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They are such a genderqueerdo.

Wouldn’t it be cool if we lived in a world where our identities didn’t need to constantly be explained and validated? Well, I’m going to attempt to partially explain my current identity anyway, and then take a trip back to la-la land where an explanation of who I am is not necessary. I feel like I am rewriting parts of my life, scribbling in the margins, crossing stuff out and adding stuff in. It’s a project that will never be complete, but certainly an adventure worth working on, worth attempting to capture moment by moment, and maybe even make some sense out of it at some point.

I mentioned in a previous entry that I identify as genderless, meaning I no longer identify as female, though I will note that I do, of course, still relate to the gender I was assigned at birth, considering I’ve spent the last twenty-five years being perceived as, socialized, and medicalized as a girl. If you want to know about genderqueerness, I recommend reading the wikipedia page, which is basically Genderqueer 101, and if you want to know more, take the time to search out information, whether that means searching online, heading down to the bookstore, finding local groups, reading zines, or talking to your friends. I’m not an expert, either, and I’m working on all of the above, too.

I have slowly been integrating a new pronoun into my life, using ‘they’ instead of ‘she’. Since telling my friends about my genderless identity, I have felt both more free, and more bound. I have become hyper-conscious of the excuses people use to attempt to fit folks back into the gender-binary that they/we are trying to escape. I am even more uncomfortable with clerks & strangers on the street calling me “ma’am” and “miss”, something that annoyed the hell out of me long ago. I have already lost count of the times I’ve heard people say that they refuse to use a genderless pronoun because it is “grammatically incorrect.”

To them I say, Fuck you and your grammar. Well, that is my gut reaction, but of course it is much more complicated than that.

I admit that there are times when it’s hard to remember someone’s preferred pronoun, especially if you have known them as ‘she’ or ‘he’ for awhile, and we all have those moments where we stumble over our words and our pronouns. I’ve done it a few times. Then I go back and correct myself. It doesn’t have to be the most awkward moment in the world. I’ve also become aware that, for me, one reason I have had slight trouble referring to folks with their preferred pronouns is that, as I’ve mentioned before, I often prefer writing to speaking – and it turns out, writing ‘they’ is easier than saying ‘they’. Because writing gives me the time and ability to think and to backspace, whereas speaking, I might just blurt out something I wish I hadn’t said. One solution, I think, is simply to think deeper before we speak, and allow ourselves the time and patience to come up with the right words. This brings me back to something else I wrote about a little while ago, about mindful communication. Perhaps if we practice communication mindfully, and listen actively and with compassion, we won’t fuck up so badly.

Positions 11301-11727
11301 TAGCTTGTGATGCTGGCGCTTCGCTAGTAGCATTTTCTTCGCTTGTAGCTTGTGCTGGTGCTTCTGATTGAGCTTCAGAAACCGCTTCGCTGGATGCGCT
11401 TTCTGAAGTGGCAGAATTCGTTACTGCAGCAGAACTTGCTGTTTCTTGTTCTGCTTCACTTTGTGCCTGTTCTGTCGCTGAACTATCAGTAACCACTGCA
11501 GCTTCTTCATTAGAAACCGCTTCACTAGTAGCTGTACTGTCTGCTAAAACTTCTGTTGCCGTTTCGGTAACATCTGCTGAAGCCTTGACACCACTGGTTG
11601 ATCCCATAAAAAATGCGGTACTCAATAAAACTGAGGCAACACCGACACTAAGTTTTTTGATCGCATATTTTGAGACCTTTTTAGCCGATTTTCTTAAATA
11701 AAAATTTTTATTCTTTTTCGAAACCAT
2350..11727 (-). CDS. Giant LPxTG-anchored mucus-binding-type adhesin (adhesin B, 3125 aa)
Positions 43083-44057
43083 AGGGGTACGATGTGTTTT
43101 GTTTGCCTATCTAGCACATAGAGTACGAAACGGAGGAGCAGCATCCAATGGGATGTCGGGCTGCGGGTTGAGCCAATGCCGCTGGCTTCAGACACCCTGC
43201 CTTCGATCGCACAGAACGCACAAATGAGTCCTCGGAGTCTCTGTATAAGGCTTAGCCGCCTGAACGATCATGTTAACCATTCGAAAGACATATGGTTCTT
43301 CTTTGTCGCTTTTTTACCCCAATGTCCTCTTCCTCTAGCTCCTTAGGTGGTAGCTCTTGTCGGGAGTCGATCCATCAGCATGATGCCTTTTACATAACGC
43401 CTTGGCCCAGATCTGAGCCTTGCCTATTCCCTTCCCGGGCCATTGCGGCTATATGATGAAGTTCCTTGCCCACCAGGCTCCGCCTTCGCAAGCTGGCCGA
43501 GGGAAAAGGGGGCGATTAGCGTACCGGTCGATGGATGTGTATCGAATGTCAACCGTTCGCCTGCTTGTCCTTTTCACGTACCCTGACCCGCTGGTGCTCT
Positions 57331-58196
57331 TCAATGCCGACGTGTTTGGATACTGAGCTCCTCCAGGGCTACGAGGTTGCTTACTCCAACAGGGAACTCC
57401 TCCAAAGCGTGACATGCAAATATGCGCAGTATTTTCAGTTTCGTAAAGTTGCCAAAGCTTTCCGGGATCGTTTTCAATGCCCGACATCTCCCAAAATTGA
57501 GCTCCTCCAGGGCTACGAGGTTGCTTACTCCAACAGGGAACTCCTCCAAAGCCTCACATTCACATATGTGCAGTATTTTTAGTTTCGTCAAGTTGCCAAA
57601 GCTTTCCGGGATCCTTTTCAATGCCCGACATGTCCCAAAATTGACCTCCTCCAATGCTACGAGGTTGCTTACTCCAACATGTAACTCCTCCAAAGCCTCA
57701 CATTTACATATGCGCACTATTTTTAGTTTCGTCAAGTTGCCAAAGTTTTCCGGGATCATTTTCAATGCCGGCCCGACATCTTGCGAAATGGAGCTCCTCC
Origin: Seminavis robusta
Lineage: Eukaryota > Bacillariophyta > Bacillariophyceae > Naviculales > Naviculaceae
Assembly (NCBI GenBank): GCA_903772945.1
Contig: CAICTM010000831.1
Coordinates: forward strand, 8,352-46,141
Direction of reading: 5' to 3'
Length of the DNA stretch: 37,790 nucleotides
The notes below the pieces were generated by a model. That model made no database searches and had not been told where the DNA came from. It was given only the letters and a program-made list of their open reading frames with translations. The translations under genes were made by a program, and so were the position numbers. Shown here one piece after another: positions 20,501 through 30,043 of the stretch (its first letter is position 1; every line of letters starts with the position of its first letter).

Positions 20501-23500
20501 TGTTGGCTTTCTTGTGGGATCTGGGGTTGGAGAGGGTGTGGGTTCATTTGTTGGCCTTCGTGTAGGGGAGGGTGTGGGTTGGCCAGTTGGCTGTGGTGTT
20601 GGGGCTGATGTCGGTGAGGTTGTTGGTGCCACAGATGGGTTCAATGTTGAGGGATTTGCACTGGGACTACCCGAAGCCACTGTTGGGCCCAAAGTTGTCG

There are, however, those who choose to refuse to use someone’s preferred pronouns all in the name of The English Language. Oh my gosh, it’s grammatically incorrect! It makes my brain hurt! And those are the people I have a problem with. When you choose to continue to use a gendered pronoun after someone has stated their preference for you not to, you are actively choosing to erase their identity, and that is a very privileged position to take (incidentally, it is also a privileged position to be able to identify as genderqueer, and to be able to tell people about it. Fancy that!). Although you may perceive someone as female, or may have known them to identify as female in the past, for example, it is not okay for you to continue to label them as a specific gender. If you’re having trouble with learning and remembering pronouns, it might be a good idea to ask yourself why. Because your odd respect for language & grammar over actual human lives is not a good excuse. I also fucking adore language & grammar, but I also adore playing with it and changing it and participating in its constant evolution.

The first time I applied the term ‘genderless’ to myself was while I was at Homewood last Spring. I had kept it to myself while I was there, because I just knew that announcing that I have no gender while staying at a mental health treatment centre would probably make me appear more Crazy to those who wouldn’t understand. I was dealing with so many varying issues, and didn’t want to add a new one to the list, even though it turned out to be interconnected with a lot of the shit I was attempting to discuss and deal with anyway. I wrote about it in my diary, wrote about it in a letter to a friend, and then I brought it up during one of my process group therapy sessions, in which about ten of us were seated in a circle talking about whatever we needed to talk about with other residents of the treatment centre, a therapist, and a psychiatrist. I briefly talked about my various identities and my need to integrate them into one being, instead of constantly separating and compartmentalizing all these core aspects of my life. I talked about being genderless only the tiniest bit, and then I moved on, but I was glad to get it out of me. I was angry about having the letter ‘F’ for Female stamped on my hospital bracelet.

This is yet another transitional phase of my life, something that is preoccupying my mind and my conversations. Although I often get angry and frustrated while discussing gender identities, especially when dealing with so many attacks and misunderstandings, it’s also a discussion I want to continue. I think these conversations are necessary.

Genderlessly Yours,

Maranda